On 20 July 1969, Neil Armstrong and Buzz Aldrin lit the engine on their tiny Eagle spacecraft and began their intrepid descent onto the moon. Across the world, millions of viewers watched spellbound. Among them was the artist Cy Twombly (1928-2011), who marked the occasion by creating 14 paintings, known today as the ‘Bolsena’ series.
This month, Christie’s is offering one of these rare masterpieces, which were completed in the months following the Apollo 11 space mission. Previously part of the Saatchi Collection, Untitled [Bolsena] 1969, has been prominently exhibited in museums across the world, including The National Gallery of Art in Washington, D.C., the Art Institute of Chicago and the Pinakothek der Moderne in Munich.
Cy Twombly: from cryptologist to abstract artist
Born in Lexington, Virginia, in 1928, Edwin Parker ‘Cy’ Twombly studied art in Boston and at the avant-garde Black Mountain College in North Carolina. After graduating, he served as a cryptologist in the US Military — an experience that left a distinctive mark on his artistic style.
In the early 1950s he moved to New York, where he joined a talented group of post-war artists who were pioneering new ideas in abstraction. Together with Robert Rauschenberg and Jasper Johns, Twombly was heralded as a successor to the Abstract Expressionists. Yet just as his star was in the ascendant, Twombly abandoned the epicentre of modern art and moved to Rome.
In Italy Twombly became fascinated by Leonardo da Vinci’s drawings of nature, which were characterised by ‘innumerable dissections, diagrams and codes’
According to the art historian Kirk Varnedoe (1946-2003), Twombly’s departure was not as inexplicable as it first appeared. The academically-minded artist wanted to fully understand the history of art and his place in it. Europe provided him with the means to do that, and besides, he ‘liked the life’.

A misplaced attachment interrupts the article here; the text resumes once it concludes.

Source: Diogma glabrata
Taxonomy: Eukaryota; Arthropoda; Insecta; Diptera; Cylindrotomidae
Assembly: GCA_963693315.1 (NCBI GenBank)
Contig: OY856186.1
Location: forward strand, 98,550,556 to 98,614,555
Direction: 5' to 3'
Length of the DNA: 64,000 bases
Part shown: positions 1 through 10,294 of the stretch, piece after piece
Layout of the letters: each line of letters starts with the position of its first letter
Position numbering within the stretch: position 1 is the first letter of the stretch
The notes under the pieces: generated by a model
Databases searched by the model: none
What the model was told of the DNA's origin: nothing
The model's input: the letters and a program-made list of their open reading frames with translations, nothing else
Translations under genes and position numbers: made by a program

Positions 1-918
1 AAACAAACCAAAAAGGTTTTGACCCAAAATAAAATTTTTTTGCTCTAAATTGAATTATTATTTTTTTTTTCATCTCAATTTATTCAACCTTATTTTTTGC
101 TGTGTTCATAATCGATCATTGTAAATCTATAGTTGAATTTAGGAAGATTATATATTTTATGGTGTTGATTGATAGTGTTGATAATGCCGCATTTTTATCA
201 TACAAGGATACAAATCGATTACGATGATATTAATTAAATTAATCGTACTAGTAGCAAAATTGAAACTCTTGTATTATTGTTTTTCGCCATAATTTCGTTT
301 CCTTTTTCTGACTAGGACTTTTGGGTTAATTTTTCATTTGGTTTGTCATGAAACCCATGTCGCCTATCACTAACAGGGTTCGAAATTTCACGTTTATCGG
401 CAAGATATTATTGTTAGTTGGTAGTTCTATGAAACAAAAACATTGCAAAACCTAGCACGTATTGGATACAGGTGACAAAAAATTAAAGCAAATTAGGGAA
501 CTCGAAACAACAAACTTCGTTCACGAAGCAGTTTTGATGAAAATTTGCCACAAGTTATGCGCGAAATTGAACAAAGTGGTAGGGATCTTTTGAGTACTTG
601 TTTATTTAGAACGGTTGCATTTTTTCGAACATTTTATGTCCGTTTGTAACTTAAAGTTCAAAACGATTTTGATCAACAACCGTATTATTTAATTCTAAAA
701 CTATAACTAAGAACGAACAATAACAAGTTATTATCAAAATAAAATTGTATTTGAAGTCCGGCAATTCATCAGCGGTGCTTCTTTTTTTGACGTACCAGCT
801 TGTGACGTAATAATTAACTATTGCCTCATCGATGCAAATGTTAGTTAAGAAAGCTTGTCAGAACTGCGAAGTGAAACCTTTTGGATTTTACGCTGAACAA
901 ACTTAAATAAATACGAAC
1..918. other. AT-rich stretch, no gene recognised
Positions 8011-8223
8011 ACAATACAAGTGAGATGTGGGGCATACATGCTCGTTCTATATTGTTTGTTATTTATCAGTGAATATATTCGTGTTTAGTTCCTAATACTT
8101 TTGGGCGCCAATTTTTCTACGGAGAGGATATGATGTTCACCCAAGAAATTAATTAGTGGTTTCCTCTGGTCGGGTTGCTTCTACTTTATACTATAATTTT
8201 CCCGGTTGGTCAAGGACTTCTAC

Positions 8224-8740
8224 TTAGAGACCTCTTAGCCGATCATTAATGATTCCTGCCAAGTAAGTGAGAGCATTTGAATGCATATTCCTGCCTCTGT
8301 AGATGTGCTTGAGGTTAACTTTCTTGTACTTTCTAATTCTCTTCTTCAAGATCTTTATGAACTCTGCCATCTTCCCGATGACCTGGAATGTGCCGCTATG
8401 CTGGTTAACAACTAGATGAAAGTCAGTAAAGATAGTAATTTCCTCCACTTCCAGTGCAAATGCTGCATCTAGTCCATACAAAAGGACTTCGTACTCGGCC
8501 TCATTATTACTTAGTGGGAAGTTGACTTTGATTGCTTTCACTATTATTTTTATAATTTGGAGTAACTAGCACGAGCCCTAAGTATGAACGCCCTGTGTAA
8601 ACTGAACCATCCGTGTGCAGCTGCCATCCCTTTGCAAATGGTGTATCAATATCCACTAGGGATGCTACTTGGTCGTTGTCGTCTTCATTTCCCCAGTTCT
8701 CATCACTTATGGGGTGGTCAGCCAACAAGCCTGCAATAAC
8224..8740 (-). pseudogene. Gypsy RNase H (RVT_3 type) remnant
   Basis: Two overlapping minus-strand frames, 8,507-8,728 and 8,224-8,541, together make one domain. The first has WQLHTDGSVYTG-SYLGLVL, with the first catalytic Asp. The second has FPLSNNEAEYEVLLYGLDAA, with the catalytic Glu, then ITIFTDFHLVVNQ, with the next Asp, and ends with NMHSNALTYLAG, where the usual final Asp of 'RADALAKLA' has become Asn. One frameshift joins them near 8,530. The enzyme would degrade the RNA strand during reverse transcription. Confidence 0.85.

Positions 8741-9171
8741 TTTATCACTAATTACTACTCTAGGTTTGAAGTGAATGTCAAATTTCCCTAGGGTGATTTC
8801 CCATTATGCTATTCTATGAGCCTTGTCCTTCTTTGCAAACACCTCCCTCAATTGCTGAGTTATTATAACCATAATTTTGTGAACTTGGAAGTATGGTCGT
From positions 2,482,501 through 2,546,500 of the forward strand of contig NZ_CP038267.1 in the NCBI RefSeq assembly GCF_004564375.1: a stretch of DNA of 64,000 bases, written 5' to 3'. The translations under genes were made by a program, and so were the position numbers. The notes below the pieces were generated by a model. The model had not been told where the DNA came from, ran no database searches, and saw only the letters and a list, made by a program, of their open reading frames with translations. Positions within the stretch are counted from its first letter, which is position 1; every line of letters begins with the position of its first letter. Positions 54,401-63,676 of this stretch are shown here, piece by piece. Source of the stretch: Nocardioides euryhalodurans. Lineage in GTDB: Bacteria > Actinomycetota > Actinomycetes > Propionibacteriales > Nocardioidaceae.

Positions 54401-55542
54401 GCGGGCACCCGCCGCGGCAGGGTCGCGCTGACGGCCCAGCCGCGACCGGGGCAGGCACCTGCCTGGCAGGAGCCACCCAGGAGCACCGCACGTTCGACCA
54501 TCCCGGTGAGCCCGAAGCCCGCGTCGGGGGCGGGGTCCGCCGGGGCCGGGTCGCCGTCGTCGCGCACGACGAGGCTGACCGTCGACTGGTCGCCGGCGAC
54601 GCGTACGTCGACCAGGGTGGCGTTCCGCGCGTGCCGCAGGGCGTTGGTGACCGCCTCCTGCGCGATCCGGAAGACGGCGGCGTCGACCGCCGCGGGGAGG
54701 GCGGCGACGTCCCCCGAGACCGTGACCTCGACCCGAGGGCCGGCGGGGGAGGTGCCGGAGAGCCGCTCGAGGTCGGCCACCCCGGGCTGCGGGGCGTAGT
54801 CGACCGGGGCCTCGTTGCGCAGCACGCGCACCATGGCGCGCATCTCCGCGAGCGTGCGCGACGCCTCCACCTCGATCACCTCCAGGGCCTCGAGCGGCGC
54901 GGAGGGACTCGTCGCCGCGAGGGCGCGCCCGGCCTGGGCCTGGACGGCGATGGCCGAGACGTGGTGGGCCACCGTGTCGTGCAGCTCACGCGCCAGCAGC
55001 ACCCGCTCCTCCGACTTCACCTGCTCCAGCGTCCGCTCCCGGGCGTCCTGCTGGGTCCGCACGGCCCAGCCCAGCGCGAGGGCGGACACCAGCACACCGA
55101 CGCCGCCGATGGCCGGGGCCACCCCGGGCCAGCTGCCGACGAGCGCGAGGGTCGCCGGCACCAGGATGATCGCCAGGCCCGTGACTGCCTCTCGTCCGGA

In Italy he became fascinated by Leonardo da Vinci’s drawings of nature, which were characterised by ‘innumerable dissections, diagrams and codes, driven by a demon of secret knowledge, and freighted with a private poetry of obsession’.
Over the next few years, Twombly’s style evolved to incorporate his study of Classical and Renaissance art. His canvases became less frenetic as the anxiety of his New York years gave way to paintings with a more visceral atmosphere. Works began to allude to Greek tragedies and French poetry, with scribbled references scratched into the paintwork.
Twombly created the Bolsena series while he was staying at the remote 16th-century Palazzo del Drago on Lake Bolsena in the Tuscan hills. His studio was in a large, rectangular room that accommodated numerous canvases at once.
‘I like to work on several paintings simultaneously, because you are not bound,’ he explained. ‘You can go from one to another and if you get strength in one you can carry it to the other, they are not isolated.’
As the astronauts made their celestial flight that summer, Twombly followed the press coverage closely. The mission, he said, ‘filled his thoughts’. Many had questioned the wisdom of sending a man to the moon. The novelist Norman Mailer had written that he ‘hardly knew whether the space programme was the noblest expression of the 20th century or the quintessential statement of our fundamental insanity.’
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For Twombly, with his keen interest in Classical mythology, the tension between madness and reason was echoed in the emotional impulses of the Greek gods Dionysus and Apollo. It seemed apt that the space mission was named after the latter.
Untitled [Bolsena] is a rare example of Twombly responding to contemporary events. The cool overlays of white paint interspersed with scorched black lines evoke the upward thrust of the rocket’s journey as it arches its way into the unknown. Numbers, diagrams and graphs reflect the calculations made back on Earth. Whatever the rationale, the painting in its entirety is a hypnotic rhapsody to human endeavour.